Particularly for my overseas readers, it any terms need explaining for you to understand the meaning, please say so.
Also, if you are enjoying this little sojourn into the past, I would be overjoyed if you say so.
3 Fairfield 1937.
‘Hello Mum! Put the kettle on.’
Martha rushed to the back door to hug her daughter. Flour from her apron rubbed off onto Violet’s navy skirt.
‘Oh Vi, how are you?’ Violet brushed the flour away as she kissed Martha on the cheek. He mother watched her hand brushing, then her eyes rested on her stomach. ‘You’re not pregnant are you?’ She flushed then gabbled on. ‘Not that I don’t want a grandchild, you know I do. How’s Hovee?’
‘If you mean my husband, he’s well and the old man’s good too.’
‘How’s he taking the loss?’
‘That’s the thing with them, Mum. They seem happy that she’s with God and Jesus in Heaven. Of course they miss her, and she was lovely. I seem to be the only one who cries for her.’
‘Strange people aren’t they!’
‘Yes, they are, but they’re mostly happy in a serious sort of way.’
Martha took her arm. ‘Let’s have a cuppa.’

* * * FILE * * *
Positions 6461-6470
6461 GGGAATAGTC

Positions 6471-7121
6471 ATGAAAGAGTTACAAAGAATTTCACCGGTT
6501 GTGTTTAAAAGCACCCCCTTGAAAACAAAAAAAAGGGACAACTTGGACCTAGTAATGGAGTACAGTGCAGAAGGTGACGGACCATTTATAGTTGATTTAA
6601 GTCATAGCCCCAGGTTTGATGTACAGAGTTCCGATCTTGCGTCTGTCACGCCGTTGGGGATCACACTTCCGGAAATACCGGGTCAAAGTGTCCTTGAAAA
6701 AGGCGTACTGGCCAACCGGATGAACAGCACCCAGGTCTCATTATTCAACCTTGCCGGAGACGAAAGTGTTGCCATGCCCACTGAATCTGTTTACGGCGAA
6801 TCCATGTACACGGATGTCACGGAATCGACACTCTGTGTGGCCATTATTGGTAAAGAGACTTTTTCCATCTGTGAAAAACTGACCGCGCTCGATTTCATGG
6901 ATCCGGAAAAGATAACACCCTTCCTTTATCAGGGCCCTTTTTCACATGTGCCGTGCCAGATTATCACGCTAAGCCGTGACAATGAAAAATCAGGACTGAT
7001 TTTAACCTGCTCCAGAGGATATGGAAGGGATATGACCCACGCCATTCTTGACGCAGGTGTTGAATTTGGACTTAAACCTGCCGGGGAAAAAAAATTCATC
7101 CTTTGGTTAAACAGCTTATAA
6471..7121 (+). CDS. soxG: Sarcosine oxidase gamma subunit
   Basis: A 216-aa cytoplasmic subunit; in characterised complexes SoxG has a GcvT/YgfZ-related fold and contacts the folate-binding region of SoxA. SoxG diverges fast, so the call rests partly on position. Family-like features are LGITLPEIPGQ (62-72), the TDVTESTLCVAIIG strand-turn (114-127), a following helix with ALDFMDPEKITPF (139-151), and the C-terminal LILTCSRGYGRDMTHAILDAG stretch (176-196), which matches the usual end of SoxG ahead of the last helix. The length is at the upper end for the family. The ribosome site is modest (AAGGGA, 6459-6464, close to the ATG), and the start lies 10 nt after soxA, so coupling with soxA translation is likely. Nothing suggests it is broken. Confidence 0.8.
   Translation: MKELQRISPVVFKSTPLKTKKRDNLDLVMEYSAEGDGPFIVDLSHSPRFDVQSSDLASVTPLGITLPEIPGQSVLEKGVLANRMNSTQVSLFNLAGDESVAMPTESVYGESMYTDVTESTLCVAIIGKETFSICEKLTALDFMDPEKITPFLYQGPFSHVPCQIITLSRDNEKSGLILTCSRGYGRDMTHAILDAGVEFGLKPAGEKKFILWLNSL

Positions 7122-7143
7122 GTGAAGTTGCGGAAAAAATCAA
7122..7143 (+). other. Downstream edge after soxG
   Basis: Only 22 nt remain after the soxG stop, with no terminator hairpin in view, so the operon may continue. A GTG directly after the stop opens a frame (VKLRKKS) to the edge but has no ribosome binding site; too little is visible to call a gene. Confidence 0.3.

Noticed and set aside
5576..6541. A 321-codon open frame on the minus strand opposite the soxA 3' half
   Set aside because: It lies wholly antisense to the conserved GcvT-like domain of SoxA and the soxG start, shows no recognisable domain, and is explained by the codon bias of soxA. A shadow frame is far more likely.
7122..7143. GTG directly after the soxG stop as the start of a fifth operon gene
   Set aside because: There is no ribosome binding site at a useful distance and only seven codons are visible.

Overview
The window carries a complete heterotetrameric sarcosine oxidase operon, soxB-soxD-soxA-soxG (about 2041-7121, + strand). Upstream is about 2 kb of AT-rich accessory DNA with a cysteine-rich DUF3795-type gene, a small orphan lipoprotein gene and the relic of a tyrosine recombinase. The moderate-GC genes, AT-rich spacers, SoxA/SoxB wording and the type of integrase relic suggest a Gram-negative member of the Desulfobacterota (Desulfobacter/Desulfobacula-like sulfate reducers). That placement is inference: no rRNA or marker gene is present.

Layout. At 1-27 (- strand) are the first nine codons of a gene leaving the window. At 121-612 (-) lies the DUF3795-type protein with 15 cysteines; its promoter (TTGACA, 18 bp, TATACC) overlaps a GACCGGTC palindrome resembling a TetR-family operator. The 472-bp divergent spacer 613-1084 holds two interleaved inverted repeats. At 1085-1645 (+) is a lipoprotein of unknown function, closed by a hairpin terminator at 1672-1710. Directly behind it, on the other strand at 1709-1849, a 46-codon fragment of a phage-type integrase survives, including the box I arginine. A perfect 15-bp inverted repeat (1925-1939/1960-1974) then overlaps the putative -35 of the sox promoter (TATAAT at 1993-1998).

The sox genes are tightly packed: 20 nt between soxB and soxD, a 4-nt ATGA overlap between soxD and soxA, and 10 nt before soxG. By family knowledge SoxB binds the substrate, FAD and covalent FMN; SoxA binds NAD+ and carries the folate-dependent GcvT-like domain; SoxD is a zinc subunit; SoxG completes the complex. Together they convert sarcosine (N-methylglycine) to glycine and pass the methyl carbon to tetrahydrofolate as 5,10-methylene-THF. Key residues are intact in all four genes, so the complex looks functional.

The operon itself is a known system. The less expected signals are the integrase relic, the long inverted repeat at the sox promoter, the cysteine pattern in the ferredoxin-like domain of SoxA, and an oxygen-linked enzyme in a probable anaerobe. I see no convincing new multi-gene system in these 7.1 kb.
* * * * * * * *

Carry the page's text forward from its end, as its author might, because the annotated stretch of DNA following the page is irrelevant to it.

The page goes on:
She led violet to the kitchen and pushed her toward the ice chest. ‘We have fresh milk today.’
‘Good. I don’t like condensed in tea. Where’s Dad? Has he got a job?’
Martha was spooning leaves into a teapot. She stopped and fixed Violet with her serious stare. ‘No, he’s in court today.’
Violet sighed then smiled back at her mother. ‘What’s he done this time?’
Martha carried the tea pot to the stove and poured boiling water over the leaves. ‘Driving with someone else’s number plates. He says he found them on the side of the road.’
‘What, both plates?’
‘Yes, both of them, and he put them on his truck.’
Violet laughed, despite her mother’s serious face, as she continued. ‘He was pulled over by the sergeant because those very same number plates had been reported stolen just over a week ago.’
‘No!’ she exclaimed. ‘He pinched someone’s number plates? Oh sweet Jesus! Did he really?’
‘He says not, but you know what he’s like: one law for the proletariat and a different law for him. He might even go to jail this time.’
‘Then what will you do for money?’
‘Young George works part time as a barman at the Cabramatta Hotel now, so that brings in a bit, well, what he doesn’t drink himself. Margaret has a part-time job at the grocer’s and brings home food that can’t be sold, you know, stuff in broken packages, fruit with spots.’
Martha lifted two cups and saucers from a shelf, placing them either side of the table, poured milk into a small jug which she covered with a delicate, crocheted cover, held in place by tiny seashells sewed into the edges. ‘The chooks are laying, so we have eggs. Young Louis looks after them, He’s a good boy.’